The following is a summary of “Disparities in adherence to retesting guidelines in women with Trichomonas vaginalis infection,” published in the SEPTEMBER 2023 issue of Obstetrics and Gynecology by Getaneh, et al.
Trichomoniasis is the most common nonviral sexually transmitted infection in the United States, with notably higher prevalence rates observed among non-Hispanic Black women. Due to the elevated risk of reinfection, the Centers for Disease Control and Prevention (CDC) recommends retesting women treated for trichomoniasis. However, there’s limited research on adherence to these retesting guidelines, which can significantly impact racial disparities in healthcare. For a study, researchers sought to assess Trichomonas vaginalis infection rates, evaluate adherence to retesting guidelines, and analyze the characteristics of women who were not retested according to the guidelines in an urban, diverse, hospital-based obstetrics and gynecology clinic population.
A retrospective cohort study was conducted using data from a single hospital-based obstetrics and gynecology clinic where patients were tested for Trichomonas vaginalis between January 1, 2015, and December 31, 2019. Descriptive statistics were used to examine adherence to guideline-recommended retesting for reinfection among patients with trichomoniasis. Multivariable logistic regression was employed to identify factors associated with testing positive and appropriate retesting. Subgroup analyses were performed for pregnant patients who tested positive for Trichomonas vaginalis.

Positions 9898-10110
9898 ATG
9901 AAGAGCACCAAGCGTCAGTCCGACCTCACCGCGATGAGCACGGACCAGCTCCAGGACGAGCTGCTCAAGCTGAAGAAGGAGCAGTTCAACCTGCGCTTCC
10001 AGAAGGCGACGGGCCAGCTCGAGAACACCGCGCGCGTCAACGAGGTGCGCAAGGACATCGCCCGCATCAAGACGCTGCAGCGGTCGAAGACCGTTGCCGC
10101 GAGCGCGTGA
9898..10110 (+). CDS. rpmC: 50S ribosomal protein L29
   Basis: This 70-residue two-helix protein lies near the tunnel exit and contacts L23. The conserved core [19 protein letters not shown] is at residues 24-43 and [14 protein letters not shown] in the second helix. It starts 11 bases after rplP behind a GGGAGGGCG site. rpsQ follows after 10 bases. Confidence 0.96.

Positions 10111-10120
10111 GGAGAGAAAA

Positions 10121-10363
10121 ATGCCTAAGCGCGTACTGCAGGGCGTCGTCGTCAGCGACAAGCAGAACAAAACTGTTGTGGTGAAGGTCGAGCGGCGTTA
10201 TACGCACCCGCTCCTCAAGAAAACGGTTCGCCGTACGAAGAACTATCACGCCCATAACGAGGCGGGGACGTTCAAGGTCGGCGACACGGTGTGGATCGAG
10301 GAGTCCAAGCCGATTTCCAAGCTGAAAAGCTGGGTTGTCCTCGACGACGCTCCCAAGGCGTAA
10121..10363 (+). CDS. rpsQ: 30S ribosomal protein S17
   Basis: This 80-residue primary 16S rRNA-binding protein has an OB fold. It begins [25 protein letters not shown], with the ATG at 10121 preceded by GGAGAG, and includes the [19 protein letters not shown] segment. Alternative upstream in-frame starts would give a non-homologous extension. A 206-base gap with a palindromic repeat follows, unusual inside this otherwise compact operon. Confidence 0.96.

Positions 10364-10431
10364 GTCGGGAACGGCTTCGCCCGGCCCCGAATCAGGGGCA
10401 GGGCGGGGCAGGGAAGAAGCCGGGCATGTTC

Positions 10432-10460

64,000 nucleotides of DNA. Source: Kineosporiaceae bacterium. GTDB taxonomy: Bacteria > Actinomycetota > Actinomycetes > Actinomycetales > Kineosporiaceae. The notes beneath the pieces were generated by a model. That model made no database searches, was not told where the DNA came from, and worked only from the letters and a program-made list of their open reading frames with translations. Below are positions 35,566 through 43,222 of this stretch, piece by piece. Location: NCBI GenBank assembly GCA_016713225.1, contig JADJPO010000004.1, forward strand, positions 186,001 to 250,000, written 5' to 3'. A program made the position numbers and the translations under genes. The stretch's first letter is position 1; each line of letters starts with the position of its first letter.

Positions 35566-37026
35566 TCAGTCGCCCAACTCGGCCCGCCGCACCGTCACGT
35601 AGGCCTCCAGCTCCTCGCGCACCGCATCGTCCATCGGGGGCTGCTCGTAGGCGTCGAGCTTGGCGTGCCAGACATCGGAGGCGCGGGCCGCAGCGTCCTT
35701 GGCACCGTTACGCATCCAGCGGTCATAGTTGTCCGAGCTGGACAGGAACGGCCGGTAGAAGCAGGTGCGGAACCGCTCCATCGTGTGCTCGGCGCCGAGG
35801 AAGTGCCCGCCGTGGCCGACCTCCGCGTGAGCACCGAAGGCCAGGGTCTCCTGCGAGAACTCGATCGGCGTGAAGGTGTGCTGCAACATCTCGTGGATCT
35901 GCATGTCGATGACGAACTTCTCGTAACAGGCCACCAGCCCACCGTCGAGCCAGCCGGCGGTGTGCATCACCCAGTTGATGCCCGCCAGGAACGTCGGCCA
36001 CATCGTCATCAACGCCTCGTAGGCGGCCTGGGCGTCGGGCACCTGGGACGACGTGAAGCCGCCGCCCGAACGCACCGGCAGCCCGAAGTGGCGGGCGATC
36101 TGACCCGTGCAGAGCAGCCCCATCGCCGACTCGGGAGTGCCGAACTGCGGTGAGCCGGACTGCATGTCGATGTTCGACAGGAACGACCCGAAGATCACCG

Among the 8,809 patients tested for Trichomonas vaginalis, 799 (9.1%) tested positive at least once during the study period. Factors associated with trichomoniasis included identifying as non-Hispanic Black (adjusted odds ratio, 3.13; 95% CI, 2.52–3.89), current or former tobacco smoking (adjusted odds ratio, 2.27; 95% CI, 1.94–2.65), and single marital status (adjusted odds ratio, 1.96; 95% CI, 1.51–2.56). Similar associated factors were found in the pregnant subgroup analysis. However, guideline-concordant retesting rates were generally low across the entire population, with only 27% (214/799) of patients retested within the recommended time frame. Non-Hispanic Black women had significantly lower odds of undergoing guideline-recommended retesting than non-Hispanic White women (adjusted odds ratio, 0.54; 95% CI, 0.31–0.92). Among patients tested according to guideline recommendations, a high rate of Trichomonas vaginalis positivity was observed at retesting: 24% in the entire cohort (51/214) and 33% in the pregnant subgroup (27/82).
Trichomonas vaginalis infection was prevalent in a diverse, urban hospital-based obstetrics and gynecology clinic population. There are opportunities to enhance equitable and guideline-concordant retesting of patients with trichomoniasis.